Where do they find these people? That question is surely on the minds of many Japanese women today, who have good reason to wonder how Yoichi Masuzoe squeaked into public office even after leaving a sordid paper trail of sexist comments.
Did you know that menstruation makes women unfit for governing? Or that female politicians are "middle-aged hags"? These are just a couple of theories attributed to Tokyo's new governor. You'd think a former health minister would be slightly more attuned to gender dynamics -- not to mention science. But that didn't keep Shinzo Abe from championing Masuzoe for what's arguably Japan's second-most visible office and making a mockery of the prime minister's talk of empowering women.
Japan's other half isn't going to sit silently in this he-said, she-said drama. A growing group of women are threatening a sex boycott against men who voted for Tokyo's misogynist-in-chief. The Twitter-based group is garnering headlines around Japan and proving to be a real killjoy for Abe's government.
Backing Masuzoe was the Liberal Democratic Party's way of keeping anti-nuclear candidate Morihiro Hosokawa out of the governor's residence. A defeat would have severely damaged Abe's hopes of restarting Japan's 48 reactors and selling nuclear hardware and technology around the globe. Masuzoe also is seen as a steady hand to oversee preparations for the 2020 Olympics. But at what cost?
No policy shift would yield faster results than increasing the female participation rate in Japan's economy. Last year, Abe himself cited Goldman Sachs Group Inc. research showing that if female employment matched men’s (which is about 80 percent), Japan’s gross domestic product would get a 15 percent boost. Then, three funny things happened on Abe's journey from Japan Inc. stalwart to feminist.
First, Abe unveiled a three-pronged plan involving child care, maternity leave and female board members that lacked imagination, detail and potency. Next, he watered his own proposals down even further. Now he is entrusting high-profile tasks to people who hold women in low regard.
Take former Prime Minister Yoshiro Mori, head of the 2020 Olympic organizing committee. The Tokyo Olympics is a national affair. But for Abe, the games represent even more: a family bookend. His beloved grandfather, former Prime Minister Nobusuke Kishi, brought the Olympics to Tokyo in 1964. Kishi's games announced Japan's return to the global community and its ambitions as an economic power, not unlike how his grandson views 2020 as a big payoff for his "Abenomics" program. Why, then, entrust the planning to a man with a long track record of sexist diatribes?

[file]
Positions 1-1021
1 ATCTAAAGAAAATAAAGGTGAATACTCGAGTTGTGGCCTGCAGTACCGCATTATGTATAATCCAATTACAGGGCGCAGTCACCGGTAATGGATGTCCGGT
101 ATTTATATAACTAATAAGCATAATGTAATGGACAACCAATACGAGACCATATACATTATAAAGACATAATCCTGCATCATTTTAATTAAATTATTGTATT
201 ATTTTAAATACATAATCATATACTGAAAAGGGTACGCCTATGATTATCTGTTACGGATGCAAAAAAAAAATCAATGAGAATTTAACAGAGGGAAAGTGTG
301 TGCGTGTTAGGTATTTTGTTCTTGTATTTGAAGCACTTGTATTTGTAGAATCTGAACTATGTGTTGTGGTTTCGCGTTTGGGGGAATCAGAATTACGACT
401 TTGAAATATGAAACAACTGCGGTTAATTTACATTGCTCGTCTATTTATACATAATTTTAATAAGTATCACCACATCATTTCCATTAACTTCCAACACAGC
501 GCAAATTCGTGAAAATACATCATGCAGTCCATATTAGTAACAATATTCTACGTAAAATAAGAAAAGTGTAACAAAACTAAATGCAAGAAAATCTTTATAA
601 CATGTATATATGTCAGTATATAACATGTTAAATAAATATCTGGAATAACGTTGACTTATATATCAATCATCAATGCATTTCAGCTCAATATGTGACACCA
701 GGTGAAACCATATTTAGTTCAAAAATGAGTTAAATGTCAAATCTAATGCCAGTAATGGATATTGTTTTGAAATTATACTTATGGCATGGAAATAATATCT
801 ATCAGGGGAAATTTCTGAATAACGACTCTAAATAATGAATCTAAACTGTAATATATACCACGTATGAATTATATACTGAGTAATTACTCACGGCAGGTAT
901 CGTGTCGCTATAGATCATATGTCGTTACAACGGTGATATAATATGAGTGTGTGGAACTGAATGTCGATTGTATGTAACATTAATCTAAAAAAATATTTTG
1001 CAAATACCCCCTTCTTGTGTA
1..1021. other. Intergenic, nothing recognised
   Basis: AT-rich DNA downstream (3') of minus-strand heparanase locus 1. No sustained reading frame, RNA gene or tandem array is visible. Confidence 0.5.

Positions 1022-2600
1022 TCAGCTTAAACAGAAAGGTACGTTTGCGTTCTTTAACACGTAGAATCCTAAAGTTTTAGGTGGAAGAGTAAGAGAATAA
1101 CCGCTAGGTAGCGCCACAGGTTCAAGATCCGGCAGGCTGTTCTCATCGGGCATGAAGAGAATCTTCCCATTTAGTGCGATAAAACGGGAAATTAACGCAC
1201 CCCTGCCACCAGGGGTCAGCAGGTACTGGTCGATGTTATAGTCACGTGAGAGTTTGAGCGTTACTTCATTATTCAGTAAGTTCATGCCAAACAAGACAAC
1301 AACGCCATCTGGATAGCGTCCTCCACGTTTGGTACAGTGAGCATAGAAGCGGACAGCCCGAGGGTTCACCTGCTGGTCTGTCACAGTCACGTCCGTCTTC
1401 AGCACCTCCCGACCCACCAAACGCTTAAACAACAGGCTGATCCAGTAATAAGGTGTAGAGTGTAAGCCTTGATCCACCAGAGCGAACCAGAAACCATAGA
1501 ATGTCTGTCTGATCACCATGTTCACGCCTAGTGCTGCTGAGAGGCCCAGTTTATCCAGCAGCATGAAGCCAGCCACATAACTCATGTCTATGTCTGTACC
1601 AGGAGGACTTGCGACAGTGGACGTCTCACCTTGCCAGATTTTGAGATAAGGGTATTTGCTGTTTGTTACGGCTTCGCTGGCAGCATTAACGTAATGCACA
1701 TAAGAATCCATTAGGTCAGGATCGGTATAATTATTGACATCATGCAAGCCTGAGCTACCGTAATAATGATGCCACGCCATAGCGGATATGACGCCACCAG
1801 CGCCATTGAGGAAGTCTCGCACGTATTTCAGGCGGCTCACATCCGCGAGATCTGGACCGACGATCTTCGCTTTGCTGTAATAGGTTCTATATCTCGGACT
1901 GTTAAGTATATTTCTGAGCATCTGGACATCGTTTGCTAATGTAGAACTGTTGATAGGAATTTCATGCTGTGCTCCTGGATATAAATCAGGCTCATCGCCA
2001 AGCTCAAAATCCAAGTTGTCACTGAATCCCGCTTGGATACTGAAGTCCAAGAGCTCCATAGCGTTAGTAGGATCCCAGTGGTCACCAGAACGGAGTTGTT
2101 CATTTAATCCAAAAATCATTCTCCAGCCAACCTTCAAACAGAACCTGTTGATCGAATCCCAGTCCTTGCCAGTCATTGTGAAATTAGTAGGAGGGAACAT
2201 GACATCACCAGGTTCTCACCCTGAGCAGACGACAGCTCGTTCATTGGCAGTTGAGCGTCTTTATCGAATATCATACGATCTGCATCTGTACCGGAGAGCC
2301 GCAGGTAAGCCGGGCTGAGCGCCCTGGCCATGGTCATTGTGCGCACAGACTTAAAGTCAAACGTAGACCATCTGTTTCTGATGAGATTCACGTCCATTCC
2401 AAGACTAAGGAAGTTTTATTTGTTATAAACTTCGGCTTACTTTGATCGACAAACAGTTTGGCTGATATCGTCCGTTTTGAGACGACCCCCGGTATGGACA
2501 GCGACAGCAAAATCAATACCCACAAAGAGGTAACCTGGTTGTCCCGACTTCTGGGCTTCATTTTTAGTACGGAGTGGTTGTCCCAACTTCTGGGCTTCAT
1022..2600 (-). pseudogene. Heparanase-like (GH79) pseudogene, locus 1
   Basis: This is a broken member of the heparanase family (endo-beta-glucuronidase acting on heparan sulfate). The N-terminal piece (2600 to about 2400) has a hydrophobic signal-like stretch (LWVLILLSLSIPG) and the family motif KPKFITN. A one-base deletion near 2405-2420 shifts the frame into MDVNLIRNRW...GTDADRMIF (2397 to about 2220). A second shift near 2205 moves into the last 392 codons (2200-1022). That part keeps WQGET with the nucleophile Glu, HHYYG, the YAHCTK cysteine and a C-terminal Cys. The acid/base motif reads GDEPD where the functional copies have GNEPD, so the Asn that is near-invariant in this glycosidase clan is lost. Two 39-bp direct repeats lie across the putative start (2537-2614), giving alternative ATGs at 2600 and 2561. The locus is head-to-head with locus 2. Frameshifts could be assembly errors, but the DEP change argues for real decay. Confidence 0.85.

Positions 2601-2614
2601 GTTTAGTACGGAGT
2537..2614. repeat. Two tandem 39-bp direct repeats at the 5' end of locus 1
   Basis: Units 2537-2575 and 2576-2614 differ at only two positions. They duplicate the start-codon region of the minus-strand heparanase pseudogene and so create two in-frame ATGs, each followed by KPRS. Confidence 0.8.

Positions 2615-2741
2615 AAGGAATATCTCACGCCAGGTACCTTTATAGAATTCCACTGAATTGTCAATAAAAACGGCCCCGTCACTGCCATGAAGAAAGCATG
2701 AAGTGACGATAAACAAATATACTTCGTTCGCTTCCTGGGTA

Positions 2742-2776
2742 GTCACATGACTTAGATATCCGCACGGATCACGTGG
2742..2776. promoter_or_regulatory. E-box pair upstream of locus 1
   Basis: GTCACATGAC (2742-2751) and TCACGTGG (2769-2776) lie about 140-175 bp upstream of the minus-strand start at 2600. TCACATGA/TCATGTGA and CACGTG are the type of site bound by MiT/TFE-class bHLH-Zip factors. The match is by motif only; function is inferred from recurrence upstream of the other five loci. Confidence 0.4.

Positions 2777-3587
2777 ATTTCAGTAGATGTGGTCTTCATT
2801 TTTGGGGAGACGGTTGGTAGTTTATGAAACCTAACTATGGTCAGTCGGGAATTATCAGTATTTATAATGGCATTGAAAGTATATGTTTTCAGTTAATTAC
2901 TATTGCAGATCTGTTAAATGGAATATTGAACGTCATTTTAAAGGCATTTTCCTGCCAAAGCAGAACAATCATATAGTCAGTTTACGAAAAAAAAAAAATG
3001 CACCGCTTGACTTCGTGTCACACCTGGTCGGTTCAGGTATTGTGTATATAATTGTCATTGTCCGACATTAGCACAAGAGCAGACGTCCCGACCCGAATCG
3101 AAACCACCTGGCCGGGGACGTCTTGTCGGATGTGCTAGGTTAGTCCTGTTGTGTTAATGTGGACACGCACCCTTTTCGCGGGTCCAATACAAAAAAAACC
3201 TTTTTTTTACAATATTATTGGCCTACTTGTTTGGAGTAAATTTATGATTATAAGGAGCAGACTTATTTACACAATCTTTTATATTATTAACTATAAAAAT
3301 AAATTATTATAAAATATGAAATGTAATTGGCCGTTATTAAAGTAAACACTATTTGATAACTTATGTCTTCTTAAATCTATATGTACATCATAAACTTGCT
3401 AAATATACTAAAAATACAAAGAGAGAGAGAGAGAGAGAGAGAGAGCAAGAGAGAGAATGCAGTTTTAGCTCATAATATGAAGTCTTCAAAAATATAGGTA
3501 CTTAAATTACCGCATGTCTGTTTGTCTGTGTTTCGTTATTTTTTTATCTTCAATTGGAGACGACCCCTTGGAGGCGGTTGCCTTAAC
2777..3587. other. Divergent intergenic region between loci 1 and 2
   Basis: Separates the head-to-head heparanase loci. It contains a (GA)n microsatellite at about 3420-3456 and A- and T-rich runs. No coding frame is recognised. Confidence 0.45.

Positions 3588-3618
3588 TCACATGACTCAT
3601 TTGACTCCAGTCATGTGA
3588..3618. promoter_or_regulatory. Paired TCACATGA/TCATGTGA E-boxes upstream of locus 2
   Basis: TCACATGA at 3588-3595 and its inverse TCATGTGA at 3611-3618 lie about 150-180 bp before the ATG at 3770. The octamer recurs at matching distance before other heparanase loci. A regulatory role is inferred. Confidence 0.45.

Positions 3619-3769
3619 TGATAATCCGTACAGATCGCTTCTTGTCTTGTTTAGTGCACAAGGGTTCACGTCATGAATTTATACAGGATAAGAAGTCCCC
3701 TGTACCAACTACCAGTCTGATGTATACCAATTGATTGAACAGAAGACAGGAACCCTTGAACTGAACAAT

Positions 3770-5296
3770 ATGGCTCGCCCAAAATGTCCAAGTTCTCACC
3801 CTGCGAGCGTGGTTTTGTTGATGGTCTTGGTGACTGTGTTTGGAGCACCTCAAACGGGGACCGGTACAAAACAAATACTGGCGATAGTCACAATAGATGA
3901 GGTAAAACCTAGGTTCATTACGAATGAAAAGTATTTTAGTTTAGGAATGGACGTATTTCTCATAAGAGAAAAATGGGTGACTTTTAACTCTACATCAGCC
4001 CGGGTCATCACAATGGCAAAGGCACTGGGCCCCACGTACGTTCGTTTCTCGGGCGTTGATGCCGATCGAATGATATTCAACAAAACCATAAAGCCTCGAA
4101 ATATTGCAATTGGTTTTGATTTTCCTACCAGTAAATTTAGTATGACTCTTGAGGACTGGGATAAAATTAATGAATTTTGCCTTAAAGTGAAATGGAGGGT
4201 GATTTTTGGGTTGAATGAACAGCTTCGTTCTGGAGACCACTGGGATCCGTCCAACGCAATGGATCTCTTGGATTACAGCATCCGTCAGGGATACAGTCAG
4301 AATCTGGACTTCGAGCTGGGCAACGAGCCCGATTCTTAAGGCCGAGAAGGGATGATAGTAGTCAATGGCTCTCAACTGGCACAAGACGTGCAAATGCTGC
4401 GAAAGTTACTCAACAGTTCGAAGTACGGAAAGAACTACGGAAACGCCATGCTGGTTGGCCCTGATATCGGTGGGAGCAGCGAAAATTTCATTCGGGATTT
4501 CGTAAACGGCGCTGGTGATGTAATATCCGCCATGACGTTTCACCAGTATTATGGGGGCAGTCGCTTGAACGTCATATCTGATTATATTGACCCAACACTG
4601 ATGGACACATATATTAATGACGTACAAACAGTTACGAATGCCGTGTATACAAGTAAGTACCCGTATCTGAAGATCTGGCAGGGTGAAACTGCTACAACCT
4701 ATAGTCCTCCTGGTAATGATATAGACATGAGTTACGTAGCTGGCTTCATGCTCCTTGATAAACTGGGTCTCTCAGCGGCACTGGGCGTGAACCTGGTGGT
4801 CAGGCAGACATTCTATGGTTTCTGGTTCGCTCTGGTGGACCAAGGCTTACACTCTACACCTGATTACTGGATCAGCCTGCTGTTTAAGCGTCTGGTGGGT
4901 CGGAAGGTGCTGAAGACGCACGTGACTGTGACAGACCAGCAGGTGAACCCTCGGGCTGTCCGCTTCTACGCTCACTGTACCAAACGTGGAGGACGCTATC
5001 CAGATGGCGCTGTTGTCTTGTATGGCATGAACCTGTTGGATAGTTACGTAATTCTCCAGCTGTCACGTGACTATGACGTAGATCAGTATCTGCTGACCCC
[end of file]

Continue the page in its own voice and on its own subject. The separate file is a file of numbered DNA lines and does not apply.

In 2003, Mori said women who delay childbirth are selfish and shouldn't be allowed to claim pensions. Lest you think Mori has evolved, consider his 2009 campaign against upstart Mieko Tanaka, then a 33-year-old travel agent. Rather than speak to her ideas and criticisms of his representation of Ishikawa Prefecture, Mori quipped: "She was picked only because she is young and has a nice body," then told voters not to be fooled by Tanaka’s “sexiness.” Mori is a diplomatic time bomb.
Abe's picks for the governing board of national broadcaster NHK also are raising eyebrows. There's female member Naoki Hyakuta, who suggests career women are to blame for Japan's low birthrate. Katsuto Momii, who now runs NHK as director-general, caused a global outcry when he played down the Japanese military's use of sex slaves during World War II.
Masuzoe personifies Japan's gender gap. His victory Sunday is part of a disturbing pattern by a government that belies its claims to support women by rallying around those who don't. The LDP tried to explain away Masuzoe's 1989 menstruation remark as a youthful indiscretion. That's bunk: He was over 40 at the time and didn't try very hard to distance himself from past observations. Now he'll be Tokyo's face for the next four years.
But why did Masuzoe win to begin with? Some chalk it up to the weather; the worst snowstorm in 45 years resulted in one of the lowest turnouts ever. For insurgents such as Hosokawa taking on the establishment, turnout is everything. To me, Masuzoe's win demonstrates a disturbing tolerance for gender discrimination in a nation whose future relies on greater equality.
Because politicians pay no price for slagging off women, the practice will continue. Japan is still a very top-down economy, and corporate executives often take their cues from the political zeitgeist of the day. One year into Abe's supposed "womenomics" conversion, men still dominate Japan's boardrooms and women fetch the tea.
Japan desperately needs a "lean in" moment. Female voters must hold the men who lead Japan accountable. But men also must lean out and realize something proven by studies from McKinsey & Co., the World Economic Forum and the International Monetary Fund: Empowering women is good for the economy and corporate profits.
If withholding sex from Japan's Neanderthals doesn't do the trick, let's try arguing that womenomics isn't about charity, but a higher Nikkei 225 Stock Average. That would be a better use of Abe's energies than promoting the kind of men who are holding Japan back.
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